# Type inference of pair (product) types

I am looking into Hindler-Milney type system and I am trying to add support for the pair type. In Pierces book, he introduces special language constructs for creation of pairs and getting their elements.

What I am interested in is the following. What if I don't introduce new constructs, yet use special functions with this signatures:

$$pair: \alpha \rightarrow \beta \rightarrow \alpha \times \beta$$

$$proj1: \alpha \times \beta \rightarrow \alpha$$

$$proj2: \alpha \times \beta \rightarrow \beta$$

If I use Wand's algorithm for type inference, after collecting all equations between type expressions and solving it a bit, I get the following equation for $((pair\; 2\;) 4): \tau$:

$$\alpha \rightarrow \beta \rightarrow \alpha \times \beta = Int \rightarrow Int \rightarrow \tau$$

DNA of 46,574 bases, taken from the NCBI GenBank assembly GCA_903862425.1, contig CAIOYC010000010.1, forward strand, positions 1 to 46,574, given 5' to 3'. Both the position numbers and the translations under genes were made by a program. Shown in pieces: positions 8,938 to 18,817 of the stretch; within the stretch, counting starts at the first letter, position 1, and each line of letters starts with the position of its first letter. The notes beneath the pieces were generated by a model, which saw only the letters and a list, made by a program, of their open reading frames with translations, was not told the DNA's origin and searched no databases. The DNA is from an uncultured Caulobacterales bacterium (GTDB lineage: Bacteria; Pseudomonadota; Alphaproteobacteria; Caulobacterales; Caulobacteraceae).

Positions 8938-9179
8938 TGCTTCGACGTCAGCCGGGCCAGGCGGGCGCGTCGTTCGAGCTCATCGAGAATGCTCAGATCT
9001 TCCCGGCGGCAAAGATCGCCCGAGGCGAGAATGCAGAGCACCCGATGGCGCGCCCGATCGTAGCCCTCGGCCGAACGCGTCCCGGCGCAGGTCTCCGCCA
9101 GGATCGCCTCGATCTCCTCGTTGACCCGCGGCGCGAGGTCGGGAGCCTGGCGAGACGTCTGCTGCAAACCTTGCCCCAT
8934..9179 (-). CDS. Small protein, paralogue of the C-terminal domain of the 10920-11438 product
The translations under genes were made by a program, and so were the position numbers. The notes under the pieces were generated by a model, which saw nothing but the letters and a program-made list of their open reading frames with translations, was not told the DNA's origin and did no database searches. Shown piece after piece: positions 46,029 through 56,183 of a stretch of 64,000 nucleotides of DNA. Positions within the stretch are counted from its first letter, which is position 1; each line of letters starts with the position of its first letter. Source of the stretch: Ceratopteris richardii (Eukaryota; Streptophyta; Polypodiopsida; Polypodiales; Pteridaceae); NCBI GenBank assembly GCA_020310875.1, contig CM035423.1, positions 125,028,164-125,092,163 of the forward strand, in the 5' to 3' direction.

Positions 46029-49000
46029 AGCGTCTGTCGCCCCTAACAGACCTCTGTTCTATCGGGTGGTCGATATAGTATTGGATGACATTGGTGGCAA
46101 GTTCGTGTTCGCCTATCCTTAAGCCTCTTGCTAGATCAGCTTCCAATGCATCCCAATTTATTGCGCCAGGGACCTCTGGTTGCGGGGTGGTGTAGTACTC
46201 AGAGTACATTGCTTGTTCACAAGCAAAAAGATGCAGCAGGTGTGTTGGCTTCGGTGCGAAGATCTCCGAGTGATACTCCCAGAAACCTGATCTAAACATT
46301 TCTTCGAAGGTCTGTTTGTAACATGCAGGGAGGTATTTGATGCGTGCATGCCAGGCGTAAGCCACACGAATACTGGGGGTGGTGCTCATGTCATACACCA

It seems to me that the unification algorithm should infer at the end that $\tau = Int \times Int$. Is this true?

Do I really need a special construct for pairs? Is there something conceptually wrong with this? Probably their is, so it would be great if someone could point me out.

Note that I would also prefer using special constructs as that way looks cleaner and easier to program with; this question is just for my complete understanding of the subject.

• For efficient reductions. It is possible to code the reductions for pairs up in pure$\lambda$-calculus, but that's usually not as efficient.